Our friend Lyle Morris has a well-reported piece at YaleGlobal on China’s new labor law, which went to effect at the beginning of this year.
Under the law, which affects both domestic and foreign companies operating in China, workers will see increased protection from labor unions and significant overhauls in policy ranging from contract formation to severance packages and job training. Arguably the most influential — and controversial — change centers on an open-term clause for long-term employees. The clause states that workers with 10 consecutive years, or having signed two consecutive fixed-term contracts with a company, are entitled to a contract without a fixed end date – essentially giving them lifetime employment. …
Many foreign enterprises voiced discontent with the law. Among them was Serge Janssens de Varebeke, then-president of the European Union Chamber of Commerce in China, who warned in a 2006 letter to the National People’s Congress that the “strict regulations” could raise production costs and “force foreign companies to reconsider new investments or continuing their activities in China.” …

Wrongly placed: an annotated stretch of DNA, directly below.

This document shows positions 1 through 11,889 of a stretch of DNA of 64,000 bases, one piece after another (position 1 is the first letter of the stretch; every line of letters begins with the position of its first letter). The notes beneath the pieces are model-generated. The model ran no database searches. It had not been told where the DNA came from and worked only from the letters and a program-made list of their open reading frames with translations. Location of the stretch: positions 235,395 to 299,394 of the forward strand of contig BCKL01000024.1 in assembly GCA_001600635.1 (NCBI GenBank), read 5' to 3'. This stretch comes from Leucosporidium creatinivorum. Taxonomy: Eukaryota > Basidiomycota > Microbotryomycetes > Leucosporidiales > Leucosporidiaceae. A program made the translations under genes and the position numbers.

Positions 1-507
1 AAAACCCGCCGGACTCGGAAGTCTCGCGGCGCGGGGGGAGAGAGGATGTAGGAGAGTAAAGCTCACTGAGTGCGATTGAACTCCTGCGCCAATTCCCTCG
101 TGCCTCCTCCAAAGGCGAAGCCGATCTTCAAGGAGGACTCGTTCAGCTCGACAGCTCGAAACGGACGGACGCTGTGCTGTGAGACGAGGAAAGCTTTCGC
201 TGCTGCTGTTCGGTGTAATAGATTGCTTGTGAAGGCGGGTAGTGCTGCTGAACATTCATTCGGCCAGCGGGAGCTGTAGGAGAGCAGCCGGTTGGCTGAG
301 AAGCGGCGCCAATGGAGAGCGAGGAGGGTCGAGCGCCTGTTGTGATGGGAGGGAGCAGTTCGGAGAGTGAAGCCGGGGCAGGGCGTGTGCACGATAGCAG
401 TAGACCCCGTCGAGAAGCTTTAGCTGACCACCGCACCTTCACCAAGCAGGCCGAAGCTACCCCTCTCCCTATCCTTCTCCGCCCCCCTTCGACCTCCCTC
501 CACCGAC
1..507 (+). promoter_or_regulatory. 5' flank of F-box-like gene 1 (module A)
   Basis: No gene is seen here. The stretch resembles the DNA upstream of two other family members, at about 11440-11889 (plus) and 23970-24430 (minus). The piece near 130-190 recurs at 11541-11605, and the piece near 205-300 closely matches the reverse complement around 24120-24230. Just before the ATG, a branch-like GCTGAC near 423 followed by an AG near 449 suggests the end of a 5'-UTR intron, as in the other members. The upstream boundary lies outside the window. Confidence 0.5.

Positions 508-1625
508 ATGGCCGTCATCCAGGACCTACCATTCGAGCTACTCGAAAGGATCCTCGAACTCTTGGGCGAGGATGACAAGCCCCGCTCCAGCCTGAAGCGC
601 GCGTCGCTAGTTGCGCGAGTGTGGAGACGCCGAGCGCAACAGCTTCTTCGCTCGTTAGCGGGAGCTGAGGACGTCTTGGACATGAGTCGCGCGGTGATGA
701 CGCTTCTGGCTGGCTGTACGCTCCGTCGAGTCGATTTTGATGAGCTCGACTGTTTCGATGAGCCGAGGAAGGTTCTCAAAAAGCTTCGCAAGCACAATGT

Karen Lin, a senior fund manager at Paradigm Asset Management Co. in Taipei, predicts the law will add roughly 25 percent to the cost of labor in China, which typically accounts for 10 percent of total manufacturing costs. Companies that fail to adjust will start to feel major pressure on their profits within “five to six years,” Lin said.
It strikes me as a little bit duplicitous on the part of some foreigners to have their governments and citizens’ groups insisting on new regulations to improve human rights in China while business groups complain that such regulations cost too much money.
No matter which side of the debate you may stand on, it’s hard not to be a consumer of products created under these regulatory conditions. As Lyle writes, however, better laws on the books doesn’t necessarily mean better work conditions.
In the long run, whether or not the law is successful in curbing worker abuse is another matter. Critics point out that the while the law will add much needed rights for workers, its goal of reducing worker-abuse cases might be difficult.
“The impact it will have on migrant workers’ working conditions will be limited,” says Lauffs. “Simply passing a new law will not guarantee that the local labor bureaus will become more active in enforcing employees’ rights or companies will be more accommodating in coming into compliance.”
A fundamental question is whether Chinese workers will actually make use of their newfound power. “I think many workers will be hesitant to use their full rights under the law” says Zhangjian, secretary at a small electronics manufacturing company in Beijing. “Bringing too much attention to yourself could cost you your job.”
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